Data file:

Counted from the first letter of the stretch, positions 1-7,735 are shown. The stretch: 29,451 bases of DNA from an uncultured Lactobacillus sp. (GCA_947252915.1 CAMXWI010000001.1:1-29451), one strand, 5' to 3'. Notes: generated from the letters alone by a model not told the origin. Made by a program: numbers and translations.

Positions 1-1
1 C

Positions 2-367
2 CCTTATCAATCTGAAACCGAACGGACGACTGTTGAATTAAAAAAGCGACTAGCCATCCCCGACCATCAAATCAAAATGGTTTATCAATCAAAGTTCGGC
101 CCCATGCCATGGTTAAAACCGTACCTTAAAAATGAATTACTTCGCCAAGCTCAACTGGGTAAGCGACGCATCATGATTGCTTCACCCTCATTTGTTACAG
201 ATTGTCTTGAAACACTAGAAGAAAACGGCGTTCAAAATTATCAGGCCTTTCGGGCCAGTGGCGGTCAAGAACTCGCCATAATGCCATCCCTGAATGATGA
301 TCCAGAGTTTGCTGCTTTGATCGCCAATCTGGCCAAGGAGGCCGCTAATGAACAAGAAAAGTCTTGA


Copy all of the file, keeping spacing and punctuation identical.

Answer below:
Counted from the first letter of the stretch, positions 1-7,735 are shown. The stretch: 29,451 bases of DNA from an uncultured Lactobacillus sp. (GCA_947252915.1 CAMXWI010000001.1:1-29451), one strand, 5' to 3'. Notes: generated from the letters alone by a model not told the origin. Made by a program: numbers and translations.

Positions 1-1
1 C

Positions 2-367
2 CCTTATCAATCTGAAACCGAACGGACGACTGTTGAATTAAAAAAGCGACTAGCCATCCCCGACCATCAAATCAAAATGGTTTATCAATCAAAGTTCGGC
101 CCCATGCCATGGTTAAAACCGTACCTTAAAAATGAATTACTTCGCCAAGCTCAACTGGGTAAGCGACGCATCATGATTGCTTCACCCTCATTTGTTACAG
201 ATTGTCTTGAAACACTAGAAGAAAACGGCGTTCAAAATTATCAGGCCTTTCGGGCCAGTGGCGGTCAAGAACTCGCCATAATGCCATCCCTGAATGATGA
301 TCCAGAGTTTGCTGCTTTGATCGCCAATCTGGCCAAGGAGGCCGCTAATGAACAAGAAAAGTCTTGA